JONATHAN LOSOS: Well, now that’s half true that many, particularly in the United States, most of the pet cats that people get come from these colonies of stray cats where people go out and rescue them. And they take the kittens who are very socializable and become good pets or some of the adults that have been around people can become pets. So most of our pets are coming straight from the wild, so they’re not from the wild, if you will, from outdoor, unowned cats. And so they’re not changing very much.
On the other hand, there are different breeds of cats. And some of those breeds are quite different from your typical domestic cat. Just as with dogs whereas dogs are so different from wolves, there are some cats some breeds that are quite different from your typical domestic cat.
JOHN DANKOSKY: There’s so much that we still don’t know about cats because, as you say, there hasn’t been the type of research into domestic house cats that there has been into dogs or other species. What are some questions you’re still really curious about?
JONATHAN LOSOS: Well, I think we’d need to a lot more about what they’re doing when they’re out and about, both pet cats and also the unowned cats that are quite common in many places around the world. And so, much more detailed study of their natural history, of their behavior in the wild would tell us a lot more about their lifestyle. It would also inform us about the threat that they pose to the environment. There are many people concerned about outdoor cats catching birds and mammals and so on. But we need to a lot more, especially in the United States. We know in some places, for sure, there are big problems such as Australia. That is one question.
Another question is something we talked about already, how cats communicate with each other. As I mentioned, there has been research that suggests that cats don’t meow to each other. So it’s very widely said in the scientific literature cats don’t meow to each other. But for the most part, that all traces back to one very good study in England 30 years ago. We need a lot more detailed study of how cats communicate with each other to understand their social lives and to see how similar or different they are to lions.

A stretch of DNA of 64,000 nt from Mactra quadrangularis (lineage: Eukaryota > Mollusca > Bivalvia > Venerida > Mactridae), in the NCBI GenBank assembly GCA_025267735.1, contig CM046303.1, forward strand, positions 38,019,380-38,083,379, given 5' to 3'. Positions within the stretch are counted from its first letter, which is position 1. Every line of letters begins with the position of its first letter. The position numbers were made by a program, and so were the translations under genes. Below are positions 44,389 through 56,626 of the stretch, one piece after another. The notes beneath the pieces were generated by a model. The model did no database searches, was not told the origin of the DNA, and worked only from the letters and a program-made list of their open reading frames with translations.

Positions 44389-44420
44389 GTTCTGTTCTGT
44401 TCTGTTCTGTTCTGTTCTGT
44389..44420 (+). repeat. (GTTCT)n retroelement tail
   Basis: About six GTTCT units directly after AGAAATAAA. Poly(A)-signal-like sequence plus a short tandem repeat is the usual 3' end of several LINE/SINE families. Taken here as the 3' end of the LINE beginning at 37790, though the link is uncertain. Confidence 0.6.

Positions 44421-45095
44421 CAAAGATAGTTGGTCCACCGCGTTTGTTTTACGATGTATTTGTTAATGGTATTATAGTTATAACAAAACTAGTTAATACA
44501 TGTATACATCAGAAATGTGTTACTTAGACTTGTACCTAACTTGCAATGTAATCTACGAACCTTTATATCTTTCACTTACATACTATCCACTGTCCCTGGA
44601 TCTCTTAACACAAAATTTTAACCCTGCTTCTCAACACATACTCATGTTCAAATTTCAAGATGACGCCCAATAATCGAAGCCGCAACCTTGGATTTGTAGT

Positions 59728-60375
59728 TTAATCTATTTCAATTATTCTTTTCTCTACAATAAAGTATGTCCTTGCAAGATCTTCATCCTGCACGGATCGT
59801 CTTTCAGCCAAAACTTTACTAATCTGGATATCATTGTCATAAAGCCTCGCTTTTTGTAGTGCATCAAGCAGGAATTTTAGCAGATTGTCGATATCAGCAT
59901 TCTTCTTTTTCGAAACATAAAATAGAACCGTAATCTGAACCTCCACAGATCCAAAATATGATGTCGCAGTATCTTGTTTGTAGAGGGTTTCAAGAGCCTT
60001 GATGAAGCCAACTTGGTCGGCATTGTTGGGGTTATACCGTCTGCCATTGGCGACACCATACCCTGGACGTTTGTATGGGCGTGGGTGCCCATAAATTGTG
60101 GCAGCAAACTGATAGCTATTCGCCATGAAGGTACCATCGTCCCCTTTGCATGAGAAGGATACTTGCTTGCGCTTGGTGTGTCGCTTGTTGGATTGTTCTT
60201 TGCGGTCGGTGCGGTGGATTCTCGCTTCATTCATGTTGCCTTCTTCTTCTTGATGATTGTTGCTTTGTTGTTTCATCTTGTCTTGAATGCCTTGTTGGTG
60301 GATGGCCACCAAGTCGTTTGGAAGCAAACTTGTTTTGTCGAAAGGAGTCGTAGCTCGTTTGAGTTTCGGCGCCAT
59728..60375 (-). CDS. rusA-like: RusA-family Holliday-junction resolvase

JOHN DANKOSKY: And I think one other interesting piece of the future of the house cat is whether or not, through science, we could figure out a way to actually breed a house cat that could go outside but just doesn’t have the same instinct to kill birds or rodents or snakes or any of the other things that obviously people are so concerned about when their cats venture out of doors.
JONATHAN LOSOS: Absolutely. We’ve seen in cats and in dogs that breeders are capable of changing a breed into something very different. And think about all the breeds of dogs and also some of the breeds of cats that are quite different from your typical cat. Well, this is often done on their physical appearance, but it’s also selection on their behavior.
And you can create cats that are very placid or cats that are very active or so on. And there is variation in cats in their desire to go outside or what they do outside. And if breeders put their mind to it and selected only those cats that seem to have no interest in chasing birds, I’m quite confident we could create a breed of cats that was much more environmentally friendly.
JOHN DANKOSKY: We’ve never had a conversation on Science Friday about cats in which we didn’t hear from a lot of listeners saying it would be really good if cats didn’t kill so many birds. So I’m glad that it’s something that at least we can think about for a potential future.
JONATHAN LOSOS: I agree completely.
JOHN DANKOSKY: Jonathan Losos is author of the new book, The Cat’s Meow, How Cats Evolved from the Savanna to Your sofa. He’s a professor of biology at Washington University based in St. Louis, Missouri. Thanks so much for your time.
JONATHAN LOSOS: Well, you’re very welcome. It’s been a pleasure.
JOHN DANKOSKY: If you’d like to read an excerpt of the book, you can go to sciencefriday.com/meow.
John Dankosky works with the radio team to create our weekly show, and is helping to build our State of Science Reporting Network. He’s also been a long-time guest host on Science Friday. He and his wife have three cats, thousands of bees, and a yoga studio in the sleepy Northwest hills of Connecticut.